Teens whose iPods are full of music with raunchy, sexual lyrics start having sex sooner than those who prefer other songs, a study found.
Whether it's hip-hop, rap, pop, or rock, much of popular music aimed at teens contains sexual overtones. Its influence on their behavior appears to depend on how the sex is portrayed, researchers found.
Songs depicting men as "sex-driven studs" and women as sex objects, and which have explicit references to sex acts, are likelier to trigger early sexual behavior than those in which sexual references are more veiled and relationships appear more committed, the study found.
Teens who said they listened to lots of music with degrading sexual messages were almost twice as likely to start having intercourse or other sexual activities within the next two years, compared with teens who listened to little or no sexually degrading music.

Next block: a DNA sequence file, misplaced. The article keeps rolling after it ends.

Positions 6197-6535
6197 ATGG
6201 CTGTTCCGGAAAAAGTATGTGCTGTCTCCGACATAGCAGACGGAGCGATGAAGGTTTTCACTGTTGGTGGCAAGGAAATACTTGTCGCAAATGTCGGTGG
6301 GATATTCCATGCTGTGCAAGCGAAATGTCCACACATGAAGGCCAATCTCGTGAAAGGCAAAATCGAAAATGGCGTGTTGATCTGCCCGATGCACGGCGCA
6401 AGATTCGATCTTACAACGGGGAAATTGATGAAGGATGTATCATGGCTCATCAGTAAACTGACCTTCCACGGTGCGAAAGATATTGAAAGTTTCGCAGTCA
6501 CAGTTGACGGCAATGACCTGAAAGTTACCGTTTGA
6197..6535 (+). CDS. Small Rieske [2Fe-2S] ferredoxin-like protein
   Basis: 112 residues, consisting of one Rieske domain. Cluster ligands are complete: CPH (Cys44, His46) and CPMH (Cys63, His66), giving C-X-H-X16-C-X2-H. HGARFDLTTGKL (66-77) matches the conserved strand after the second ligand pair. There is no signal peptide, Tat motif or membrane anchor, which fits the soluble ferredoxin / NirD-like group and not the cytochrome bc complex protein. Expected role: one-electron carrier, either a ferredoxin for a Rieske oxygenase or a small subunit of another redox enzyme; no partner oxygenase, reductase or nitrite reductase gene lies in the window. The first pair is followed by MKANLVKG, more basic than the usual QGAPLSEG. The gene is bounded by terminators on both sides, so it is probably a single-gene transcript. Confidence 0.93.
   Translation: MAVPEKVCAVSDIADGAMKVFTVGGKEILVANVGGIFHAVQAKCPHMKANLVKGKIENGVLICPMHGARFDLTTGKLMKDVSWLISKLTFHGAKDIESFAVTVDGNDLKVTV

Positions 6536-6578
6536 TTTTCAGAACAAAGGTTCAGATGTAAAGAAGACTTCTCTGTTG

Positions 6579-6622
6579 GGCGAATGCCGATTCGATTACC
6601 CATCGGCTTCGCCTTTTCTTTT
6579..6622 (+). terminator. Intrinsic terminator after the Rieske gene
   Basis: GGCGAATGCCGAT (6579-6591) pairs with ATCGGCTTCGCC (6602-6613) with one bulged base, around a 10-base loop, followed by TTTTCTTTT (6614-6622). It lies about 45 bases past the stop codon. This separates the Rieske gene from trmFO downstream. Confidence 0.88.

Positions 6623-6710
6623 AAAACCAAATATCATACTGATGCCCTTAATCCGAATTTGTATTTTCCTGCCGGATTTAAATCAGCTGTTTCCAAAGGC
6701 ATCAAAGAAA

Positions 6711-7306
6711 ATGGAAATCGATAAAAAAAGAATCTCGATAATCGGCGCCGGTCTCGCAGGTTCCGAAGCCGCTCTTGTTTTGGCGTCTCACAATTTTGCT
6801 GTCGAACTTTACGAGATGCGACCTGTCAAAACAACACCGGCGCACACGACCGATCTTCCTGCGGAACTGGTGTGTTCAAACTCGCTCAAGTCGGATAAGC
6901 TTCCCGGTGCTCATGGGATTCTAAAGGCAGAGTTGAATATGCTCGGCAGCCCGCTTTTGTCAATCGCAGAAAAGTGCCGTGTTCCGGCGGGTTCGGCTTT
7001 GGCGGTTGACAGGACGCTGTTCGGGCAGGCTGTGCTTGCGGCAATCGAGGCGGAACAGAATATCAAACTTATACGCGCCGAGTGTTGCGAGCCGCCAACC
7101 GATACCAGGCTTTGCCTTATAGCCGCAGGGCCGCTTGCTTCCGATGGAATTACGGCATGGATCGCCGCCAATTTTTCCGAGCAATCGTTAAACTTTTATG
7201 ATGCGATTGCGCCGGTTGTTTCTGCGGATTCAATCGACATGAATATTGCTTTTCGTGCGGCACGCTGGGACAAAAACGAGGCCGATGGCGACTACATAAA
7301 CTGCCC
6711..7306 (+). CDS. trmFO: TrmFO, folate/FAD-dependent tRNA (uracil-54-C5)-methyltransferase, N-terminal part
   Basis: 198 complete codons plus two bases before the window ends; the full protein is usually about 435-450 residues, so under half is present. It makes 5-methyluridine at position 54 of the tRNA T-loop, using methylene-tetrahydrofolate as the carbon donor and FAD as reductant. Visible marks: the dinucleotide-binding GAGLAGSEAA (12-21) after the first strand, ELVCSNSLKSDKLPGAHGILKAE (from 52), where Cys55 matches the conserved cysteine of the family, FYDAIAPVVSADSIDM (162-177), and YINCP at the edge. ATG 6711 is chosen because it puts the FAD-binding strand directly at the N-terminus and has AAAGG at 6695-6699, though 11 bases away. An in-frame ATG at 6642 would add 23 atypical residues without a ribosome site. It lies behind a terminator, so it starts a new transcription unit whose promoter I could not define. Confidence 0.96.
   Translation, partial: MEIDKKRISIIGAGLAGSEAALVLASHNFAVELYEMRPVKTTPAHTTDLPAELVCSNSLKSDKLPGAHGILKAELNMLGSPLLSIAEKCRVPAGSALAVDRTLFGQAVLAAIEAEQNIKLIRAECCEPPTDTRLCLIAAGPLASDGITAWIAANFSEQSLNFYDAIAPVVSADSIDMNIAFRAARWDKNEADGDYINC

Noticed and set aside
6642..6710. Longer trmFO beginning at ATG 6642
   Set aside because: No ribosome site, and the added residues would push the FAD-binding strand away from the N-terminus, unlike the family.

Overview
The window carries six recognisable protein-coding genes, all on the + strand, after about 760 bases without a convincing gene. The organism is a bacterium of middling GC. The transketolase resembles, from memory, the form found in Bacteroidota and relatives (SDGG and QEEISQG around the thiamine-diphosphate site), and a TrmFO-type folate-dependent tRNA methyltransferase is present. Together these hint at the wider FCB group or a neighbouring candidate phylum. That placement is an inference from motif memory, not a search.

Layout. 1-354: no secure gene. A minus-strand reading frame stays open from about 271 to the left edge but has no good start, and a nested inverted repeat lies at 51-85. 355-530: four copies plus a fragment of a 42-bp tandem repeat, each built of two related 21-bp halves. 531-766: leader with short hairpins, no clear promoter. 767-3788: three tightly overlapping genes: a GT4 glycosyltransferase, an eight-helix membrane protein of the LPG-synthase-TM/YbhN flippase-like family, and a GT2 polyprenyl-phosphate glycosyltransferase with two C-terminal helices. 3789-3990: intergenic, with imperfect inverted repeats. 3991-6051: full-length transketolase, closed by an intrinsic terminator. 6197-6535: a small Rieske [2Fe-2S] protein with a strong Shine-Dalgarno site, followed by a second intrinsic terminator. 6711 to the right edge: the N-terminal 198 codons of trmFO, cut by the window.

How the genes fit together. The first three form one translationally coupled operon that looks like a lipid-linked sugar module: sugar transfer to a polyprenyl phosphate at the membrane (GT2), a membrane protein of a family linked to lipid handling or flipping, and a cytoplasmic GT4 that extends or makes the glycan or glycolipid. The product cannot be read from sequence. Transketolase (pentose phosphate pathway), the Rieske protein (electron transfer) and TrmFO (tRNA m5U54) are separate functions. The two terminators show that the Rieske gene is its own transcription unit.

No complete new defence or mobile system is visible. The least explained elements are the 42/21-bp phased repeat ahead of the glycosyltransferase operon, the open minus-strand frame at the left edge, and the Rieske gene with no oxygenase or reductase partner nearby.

Among heavy listeners, 51 percent started having sex within two years, versus 29 percent of those who said they listened to little or no sexually degrading music.
The study itself is in the August issue of Pediatrics.
Like I said, the findings aren't exactly surprising - but it does reinforce in my mind the importance of the work my fellow Our Whole Lives facilitators and myself do.